One year after taking office, the policy of “America First” is in place: budgetary irresponsibility and military prioritization are characteristic of the new Republican power.

With a Congress entirely under Republican control, whose representatives eat from the palm of his hand, Donald Trump can move forward with his program of “America First” without too many challenges. In several weeks, he will have executed a historic tax cut for corporations and the richest Americans, and have passed a budget that inflates public spending, mostly benefitting the military.

Consider the figures: at the end of December, the American president obtained a tax cut of $1.5 trillion over the next 10 years. A first campaign promise kept. Now, despite several recalcitrant members from the libertarian ranks, the Republicans are about to pass an inflated budget of $300 billion over the next two years. At that rate, the American debt, which is currently $20 trillion, will explode. That doesn’t seem to be a problem for the Republican party.

A Republican Custom

Remember: for eight years, these same Republicans ferociously fought against Barack Obama’s administration in the name of budgetary responsibility and controlling the deficit. It was a sacred cause, notably supported by the tea party movement. Barack Obama, having endured a first “shutdown,” was resolved about setting a debt ceiling and renounced an investment plan to rebuild crumbling infrastructure. Spending was bad.

Today, Trump will be able to announce a vast program to boost infrastructure, including his $3 billion wall, with public money. Spending is good again. What’s better, now more than ever, the state can spend money that it doesn’t have; it will finance itself with loans. Isn’t this heresy for the conservative party? Aren’t Republicans the proponents of discipline in opposition to the Democrats, who are always ready to inflate public spending? One could believe it listening to Rand Paul, a rare Republican who has fought against the lack of budgetary control in the name of having less government. One could convince oneself by rereading the Republican speeches from the last eight years, while the presidency escaped them. In reality, this is nothing new: the American deficit grows systematically under Republican administrations with the same formula of lower taxes and increased military spending as seen in the presidencies of Ronald Reagan and George W. Bush.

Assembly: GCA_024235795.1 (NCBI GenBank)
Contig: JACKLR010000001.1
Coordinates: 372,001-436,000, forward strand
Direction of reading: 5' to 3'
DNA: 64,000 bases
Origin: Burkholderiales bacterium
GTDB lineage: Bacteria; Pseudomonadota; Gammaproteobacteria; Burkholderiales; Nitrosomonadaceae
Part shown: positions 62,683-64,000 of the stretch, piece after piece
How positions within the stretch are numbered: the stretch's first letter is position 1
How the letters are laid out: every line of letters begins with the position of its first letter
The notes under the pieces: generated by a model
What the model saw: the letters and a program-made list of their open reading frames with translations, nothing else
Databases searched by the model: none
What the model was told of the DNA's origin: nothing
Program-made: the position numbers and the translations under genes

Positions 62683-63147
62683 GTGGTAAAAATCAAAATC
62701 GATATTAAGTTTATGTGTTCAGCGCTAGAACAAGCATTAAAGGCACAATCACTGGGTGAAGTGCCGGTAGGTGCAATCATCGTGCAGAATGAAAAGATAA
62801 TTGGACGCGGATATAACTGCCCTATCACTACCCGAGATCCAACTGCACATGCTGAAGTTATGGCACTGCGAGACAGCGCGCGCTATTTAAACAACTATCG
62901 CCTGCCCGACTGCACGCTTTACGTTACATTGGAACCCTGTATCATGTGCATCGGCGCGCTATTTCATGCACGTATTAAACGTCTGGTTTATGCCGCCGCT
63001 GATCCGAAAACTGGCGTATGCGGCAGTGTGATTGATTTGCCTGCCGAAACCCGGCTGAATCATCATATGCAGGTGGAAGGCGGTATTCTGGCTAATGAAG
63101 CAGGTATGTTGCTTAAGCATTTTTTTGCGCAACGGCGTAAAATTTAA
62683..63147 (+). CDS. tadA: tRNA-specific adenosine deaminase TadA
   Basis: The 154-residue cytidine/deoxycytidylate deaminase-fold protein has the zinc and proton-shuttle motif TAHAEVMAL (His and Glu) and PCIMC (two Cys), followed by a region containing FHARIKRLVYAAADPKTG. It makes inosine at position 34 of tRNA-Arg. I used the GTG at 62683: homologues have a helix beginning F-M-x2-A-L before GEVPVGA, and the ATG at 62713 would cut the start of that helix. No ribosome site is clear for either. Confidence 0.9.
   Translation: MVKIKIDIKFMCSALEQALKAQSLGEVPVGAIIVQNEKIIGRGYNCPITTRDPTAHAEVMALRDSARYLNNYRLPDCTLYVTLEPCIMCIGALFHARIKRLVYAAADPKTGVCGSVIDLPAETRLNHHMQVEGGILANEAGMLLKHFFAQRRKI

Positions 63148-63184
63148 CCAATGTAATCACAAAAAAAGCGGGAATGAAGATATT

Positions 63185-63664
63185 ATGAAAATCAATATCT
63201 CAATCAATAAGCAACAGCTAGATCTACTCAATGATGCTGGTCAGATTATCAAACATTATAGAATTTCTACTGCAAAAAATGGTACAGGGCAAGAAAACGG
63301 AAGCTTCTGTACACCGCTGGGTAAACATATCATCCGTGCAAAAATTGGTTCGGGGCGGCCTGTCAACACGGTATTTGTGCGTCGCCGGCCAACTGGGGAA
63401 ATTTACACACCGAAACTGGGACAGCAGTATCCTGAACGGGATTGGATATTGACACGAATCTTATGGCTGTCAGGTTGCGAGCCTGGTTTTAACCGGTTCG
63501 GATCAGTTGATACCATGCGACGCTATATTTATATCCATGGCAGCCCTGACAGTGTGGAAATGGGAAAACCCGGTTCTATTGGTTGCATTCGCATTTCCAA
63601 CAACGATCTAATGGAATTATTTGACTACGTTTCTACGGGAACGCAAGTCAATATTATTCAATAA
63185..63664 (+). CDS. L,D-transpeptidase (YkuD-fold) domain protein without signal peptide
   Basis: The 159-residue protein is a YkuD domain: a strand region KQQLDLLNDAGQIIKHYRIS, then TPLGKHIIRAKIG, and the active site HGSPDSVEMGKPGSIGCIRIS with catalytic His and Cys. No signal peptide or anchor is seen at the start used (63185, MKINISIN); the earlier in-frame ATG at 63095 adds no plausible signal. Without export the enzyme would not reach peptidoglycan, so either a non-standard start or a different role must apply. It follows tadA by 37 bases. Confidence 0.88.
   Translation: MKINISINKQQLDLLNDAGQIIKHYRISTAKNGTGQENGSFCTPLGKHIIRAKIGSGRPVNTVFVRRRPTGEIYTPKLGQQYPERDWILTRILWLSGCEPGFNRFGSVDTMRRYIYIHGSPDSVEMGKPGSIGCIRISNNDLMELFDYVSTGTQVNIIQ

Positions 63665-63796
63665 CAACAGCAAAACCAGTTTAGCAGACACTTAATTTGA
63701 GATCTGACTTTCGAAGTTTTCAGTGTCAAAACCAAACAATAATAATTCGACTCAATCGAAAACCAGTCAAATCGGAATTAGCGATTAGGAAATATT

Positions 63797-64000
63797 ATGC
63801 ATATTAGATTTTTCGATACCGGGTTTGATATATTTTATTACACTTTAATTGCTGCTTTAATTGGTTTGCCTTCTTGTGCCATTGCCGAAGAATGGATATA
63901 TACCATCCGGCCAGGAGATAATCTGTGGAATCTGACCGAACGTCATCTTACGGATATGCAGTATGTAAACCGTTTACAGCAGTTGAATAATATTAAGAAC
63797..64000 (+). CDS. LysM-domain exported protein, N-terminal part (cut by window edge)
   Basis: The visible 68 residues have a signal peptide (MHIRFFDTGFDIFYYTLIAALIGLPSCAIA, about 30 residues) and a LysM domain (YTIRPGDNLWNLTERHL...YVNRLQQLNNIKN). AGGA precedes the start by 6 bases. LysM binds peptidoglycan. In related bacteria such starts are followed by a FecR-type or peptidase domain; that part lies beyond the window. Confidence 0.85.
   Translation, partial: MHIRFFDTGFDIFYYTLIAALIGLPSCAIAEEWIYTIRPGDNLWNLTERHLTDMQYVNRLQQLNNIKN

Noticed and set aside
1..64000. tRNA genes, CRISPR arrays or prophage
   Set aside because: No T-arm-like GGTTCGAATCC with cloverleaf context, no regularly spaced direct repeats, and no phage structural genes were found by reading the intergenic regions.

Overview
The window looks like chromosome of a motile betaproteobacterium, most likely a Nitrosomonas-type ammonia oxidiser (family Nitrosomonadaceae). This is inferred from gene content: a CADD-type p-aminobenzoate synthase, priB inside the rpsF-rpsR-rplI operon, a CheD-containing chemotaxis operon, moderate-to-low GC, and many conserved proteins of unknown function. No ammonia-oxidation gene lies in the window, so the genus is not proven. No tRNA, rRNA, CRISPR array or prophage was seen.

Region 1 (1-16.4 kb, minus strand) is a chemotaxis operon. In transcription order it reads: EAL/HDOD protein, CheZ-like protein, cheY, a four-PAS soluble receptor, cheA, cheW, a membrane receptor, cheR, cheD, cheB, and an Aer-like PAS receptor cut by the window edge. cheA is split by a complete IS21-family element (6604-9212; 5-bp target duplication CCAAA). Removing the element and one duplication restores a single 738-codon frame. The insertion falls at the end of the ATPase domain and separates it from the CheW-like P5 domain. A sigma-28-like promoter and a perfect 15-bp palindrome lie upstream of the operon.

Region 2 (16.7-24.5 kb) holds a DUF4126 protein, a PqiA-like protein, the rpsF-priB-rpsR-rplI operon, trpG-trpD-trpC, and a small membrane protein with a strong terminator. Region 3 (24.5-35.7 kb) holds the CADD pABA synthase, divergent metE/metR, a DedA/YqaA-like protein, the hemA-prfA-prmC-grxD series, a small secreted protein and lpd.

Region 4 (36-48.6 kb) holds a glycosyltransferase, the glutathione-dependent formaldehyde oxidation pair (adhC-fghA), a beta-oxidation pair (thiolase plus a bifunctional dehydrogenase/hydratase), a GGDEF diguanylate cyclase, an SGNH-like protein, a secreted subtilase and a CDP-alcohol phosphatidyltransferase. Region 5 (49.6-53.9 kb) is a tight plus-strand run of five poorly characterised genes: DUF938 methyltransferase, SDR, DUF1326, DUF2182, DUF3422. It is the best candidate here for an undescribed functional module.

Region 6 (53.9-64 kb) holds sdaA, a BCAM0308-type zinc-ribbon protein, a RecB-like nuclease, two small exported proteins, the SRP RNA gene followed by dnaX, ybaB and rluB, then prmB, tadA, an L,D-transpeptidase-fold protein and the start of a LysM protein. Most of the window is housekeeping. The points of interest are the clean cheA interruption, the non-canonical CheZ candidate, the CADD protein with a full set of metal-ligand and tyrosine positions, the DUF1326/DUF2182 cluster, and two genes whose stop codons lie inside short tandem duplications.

Trump’s Anti-Keynesianism

There is nevertheless a difference between Trump and Reagan. The latter’s policies had a certain economic and military logic: his fiscal shock contributed to the revival of a depressed economy and his military spending was a response to a tangible challenge, that of communism. Things are very different in 2018: the American economy is in full growth, with the unemployment rate at its lowest, and there is no direct threat to the security of the United States.

Some Economic critics want to see Trump as a Keynesian in disguise or an unfrocked Democrat, which is absurd. Not all spending is Keynesian. In this case, Trump practices anti-Keynesianism: he advocates for austerity during crisis and stimulates demand during times of growth, the opposite of the British economist’s guidelines.

As an entrepreneur, Trump was known as the King of Debt. As president, he can add the title of King of Deficit.